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The crossover between IT and the security sector

We recently spent a day at IFSEC at the Excel, it was a useful trip to meet some contacts and attend some industry seminars.

The subject of one particular seminar was cyber security for security installers. Cyber security is a concept that is relatively new to a lot of installers and whilst it was good to see that IT security is starting to feature in the minds of staff outside of ICT departments, it is clear that there is still a very long way to go.

The seminar called for installers to use good password polices and to ensure that a firewall was in place to protect the client’s network. Some even said that installers need to demand that the equipment manufacturers only supply equipment which uses the most up to date secure protocols. Devices which use insecure ones such as SSLv3 should be put in the digital graveyard. This will ensure that the devices such as cameras cannot be comprised through known vulnerabilities or brute force attacks.

This is sound advice and I wholeheartedly agree that the installers should be demanding more secure equipment. It is the only way that manufacturers will improve their products. Manufacturers are not going to invest money in R&D if there is no perceived demand for it.

The problem I had was that they missed a major point; the point being prevention is better than cure. This means that the security devices should not be accessible to those that do not legitimately need access in the first place. I could go further and say that any physical product, such as an air conditioning system, should also take access security into account, making sure that even if there is a vulnerability in the way they can be accessed, it can never be exploited as the attacker never gets close enough.

To make the point, if remote access to a DVR system is required, it is quite common for the relevant ports to be opened so that the Alarm Receiving Centre (ARC) or whoever is going to be monitoring the security system can view the video across the internet. This is a reasonable enough request except that access should be tied down to a specific location or group of locations, something which does not always happen. This means that an attacker could keep attempting to access the devices again and again, unnoticed until access is gained. Good password policy would help here so would equipment that is secured against all known vulnerabilities but the unit would still be accessible from anywhere in the world. This is great for operational flexibility but not for security. Another key word here is ‘known’. There are some vulnerabilities that remain undiscovered for a long time, sometimes even years. Heartbleed is a particularly high profile one. This means that the device could be compromised by an attack that nobody saw coming. Now imagine it is not simply a camera they have suddenly got access to but a fire alarm system that can cause all locked doors to open when triggered – you can see where I am going here.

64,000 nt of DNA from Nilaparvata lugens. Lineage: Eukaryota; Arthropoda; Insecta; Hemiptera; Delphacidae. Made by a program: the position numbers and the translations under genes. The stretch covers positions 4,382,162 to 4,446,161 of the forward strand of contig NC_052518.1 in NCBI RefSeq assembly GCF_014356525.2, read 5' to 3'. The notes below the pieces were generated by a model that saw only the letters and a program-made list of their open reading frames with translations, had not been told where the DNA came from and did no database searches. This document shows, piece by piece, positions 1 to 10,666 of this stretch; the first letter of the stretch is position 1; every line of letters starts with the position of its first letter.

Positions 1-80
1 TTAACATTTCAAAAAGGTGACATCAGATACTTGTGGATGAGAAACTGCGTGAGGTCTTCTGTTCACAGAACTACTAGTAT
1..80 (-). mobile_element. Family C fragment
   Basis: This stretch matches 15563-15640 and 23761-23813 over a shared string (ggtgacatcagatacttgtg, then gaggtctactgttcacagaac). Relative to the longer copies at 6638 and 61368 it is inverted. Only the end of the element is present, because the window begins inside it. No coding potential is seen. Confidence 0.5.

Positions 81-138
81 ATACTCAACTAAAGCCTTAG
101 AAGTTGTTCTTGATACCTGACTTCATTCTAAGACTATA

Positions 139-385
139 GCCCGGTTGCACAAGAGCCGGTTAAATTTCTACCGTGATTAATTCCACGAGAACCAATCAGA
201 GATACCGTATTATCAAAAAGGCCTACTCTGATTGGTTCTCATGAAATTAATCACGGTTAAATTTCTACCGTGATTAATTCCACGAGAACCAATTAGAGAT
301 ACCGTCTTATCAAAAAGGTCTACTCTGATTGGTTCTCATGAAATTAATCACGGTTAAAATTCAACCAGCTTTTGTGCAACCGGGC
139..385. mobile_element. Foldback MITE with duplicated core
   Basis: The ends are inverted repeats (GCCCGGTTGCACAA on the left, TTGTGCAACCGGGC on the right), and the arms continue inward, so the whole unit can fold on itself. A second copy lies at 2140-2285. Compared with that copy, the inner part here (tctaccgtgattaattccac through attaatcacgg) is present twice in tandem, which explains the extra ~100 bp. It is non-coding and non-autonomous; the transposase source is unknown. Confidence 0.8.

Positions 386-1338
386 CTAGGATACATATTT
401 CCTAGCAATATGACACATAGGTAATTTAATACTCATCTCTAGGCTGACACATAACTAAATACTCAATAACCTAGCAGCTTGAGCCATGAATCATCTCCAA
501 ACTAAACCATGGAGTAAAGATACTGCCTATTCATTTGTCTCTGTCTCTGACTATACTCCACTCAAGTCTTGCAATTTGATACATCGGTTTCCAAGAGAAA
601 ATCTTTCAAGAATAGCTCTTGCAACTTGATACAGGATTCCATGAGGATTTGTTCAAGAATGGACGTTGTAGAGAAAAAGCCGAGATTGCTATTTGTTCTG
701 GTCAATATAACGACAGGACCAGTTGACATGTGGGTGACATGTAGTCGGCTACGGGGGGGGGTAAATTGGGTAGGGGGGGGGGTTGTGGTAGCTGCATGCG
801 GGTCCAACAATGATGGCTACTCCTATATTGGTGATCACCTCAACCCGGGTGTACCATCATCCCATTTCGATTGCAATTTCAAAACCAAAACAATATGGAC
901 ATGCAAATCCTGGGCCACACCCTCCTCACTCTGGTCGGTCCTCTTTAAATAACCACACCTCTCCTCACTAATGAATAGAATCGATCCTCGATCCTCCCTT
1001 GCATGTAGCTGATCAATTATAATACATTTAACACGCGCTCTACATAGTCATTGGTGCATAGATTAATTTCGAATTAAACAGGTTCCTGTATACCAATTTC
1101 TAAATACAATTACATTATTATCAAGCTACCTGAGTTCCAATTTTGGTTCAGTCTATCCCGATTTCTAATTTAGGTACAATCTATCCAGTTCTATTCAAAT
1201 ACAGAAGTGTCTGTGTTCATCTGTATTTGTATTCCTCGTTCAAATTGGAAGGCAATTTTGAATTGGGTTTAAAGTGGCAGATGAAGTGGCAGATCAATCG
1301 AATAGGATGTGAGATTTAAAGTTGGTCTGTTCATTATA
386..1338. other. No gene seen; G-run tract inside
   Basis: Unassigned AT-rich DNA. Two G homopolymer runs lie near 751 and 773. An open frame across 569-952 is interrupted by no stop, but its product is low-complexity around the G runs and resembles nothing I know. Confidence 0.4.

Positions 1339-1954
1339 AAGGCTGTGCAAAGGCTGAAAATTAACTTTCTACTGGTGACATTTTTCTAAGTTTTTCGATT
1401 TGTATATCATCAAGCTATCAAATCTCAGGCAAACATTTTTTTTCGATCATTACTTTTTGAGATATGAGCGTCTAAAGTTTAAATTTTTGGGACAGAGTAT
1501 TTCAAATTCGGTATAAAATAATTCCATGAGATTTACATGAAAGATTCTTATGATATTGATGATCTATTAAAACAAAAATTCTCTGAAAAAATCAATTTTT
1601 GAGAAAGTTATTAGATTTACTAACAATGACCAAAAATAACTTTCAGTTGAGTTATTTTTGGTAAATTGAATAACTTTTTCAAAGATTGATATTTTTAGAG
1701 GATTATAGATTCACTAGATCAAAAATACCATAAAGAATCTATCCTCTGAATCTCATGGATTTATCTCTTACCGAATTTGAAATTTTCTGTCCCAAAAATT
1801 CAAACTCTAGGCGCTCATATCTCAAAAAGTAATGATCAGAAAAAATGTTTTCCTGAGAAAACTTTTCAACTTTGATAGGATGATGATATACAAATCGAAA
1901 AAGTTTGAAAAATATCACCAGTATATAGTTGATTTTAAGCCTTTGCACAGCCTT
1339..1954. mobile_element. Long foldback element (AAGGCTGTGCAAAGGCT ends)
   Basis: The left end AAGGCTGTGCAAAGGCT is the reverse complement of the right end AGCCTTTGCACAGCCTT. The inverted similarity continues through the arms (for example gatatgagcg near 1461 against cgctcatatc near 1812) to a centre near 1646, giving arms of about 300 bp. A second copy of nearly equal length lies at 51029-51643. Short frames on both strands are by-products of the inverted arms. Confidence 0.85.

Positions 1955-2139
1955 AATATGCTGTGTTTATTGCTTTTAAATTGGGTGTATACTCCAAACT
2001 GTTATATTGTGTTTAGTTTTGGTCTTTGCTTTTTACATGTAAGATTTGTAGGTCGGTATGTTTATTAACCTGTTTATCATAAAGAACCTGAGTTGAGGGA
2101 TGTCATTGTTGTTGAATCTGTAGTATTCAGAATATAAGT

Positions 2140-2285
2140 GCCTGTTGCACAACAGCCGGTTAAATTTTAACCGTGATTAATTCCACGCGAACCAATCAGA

The most effective way to protect against this would be to remove the device from the network entirely; this however is neither a practical nor a good solution. One option would be to ensure that the port is accessible from a specific location (nailed down to an IP address). Another would be establishing a VPN between the client and the ARC but multiple VPN’s can become cumbersome and a pain to manage, not to mention making it more difficult for the installer to configure.

A better option would be to run this across a private network such as ProtectNet, which would keep things simple for installers as they would only need to plug the router in, and the devices would not be visible to the outside world to be attacked.

The second issue I had when listening to these seminars is that the threat from internal sources was completely ignored, which is somewhat ironic when you consider why a lot of cameras and access control systems are installed in the first place. Attacks may originate from inside the network too. This could be because you have a disgruntled employee or perhaps they are a victim of some sort of social engineering trick. If the security system is on the same network as the rest of the corporate network, an intruder working from inside may be able to access the security system. Again good password policies and keeping up to date with software patches will help here. However, the internal attacker still has time on their side to gain access as they are working undetected. To defend against this, it is important that security systems are isolated from the rest of the network. In an ideal world you would try and keep these networks physically separate. Another option would be to implement Secure VLANS with firewalls between networks so only those who need it gain access.

The crossover between IT and the security sector is now evident and as with the rest of IT, good network design can save a lot of pain in the future.

The seminars I went to were a good starting point and I appreciate that a lot of installers do not come from IT backgrounds, but the manufacturers and the industry as a whole owes it to their customers to make sure that their physical security systems are protected from digital threats. To ignore this aspect of the install not only risks the industry’s reputation but treats clients badly, who after all are buying these products to seek protection.

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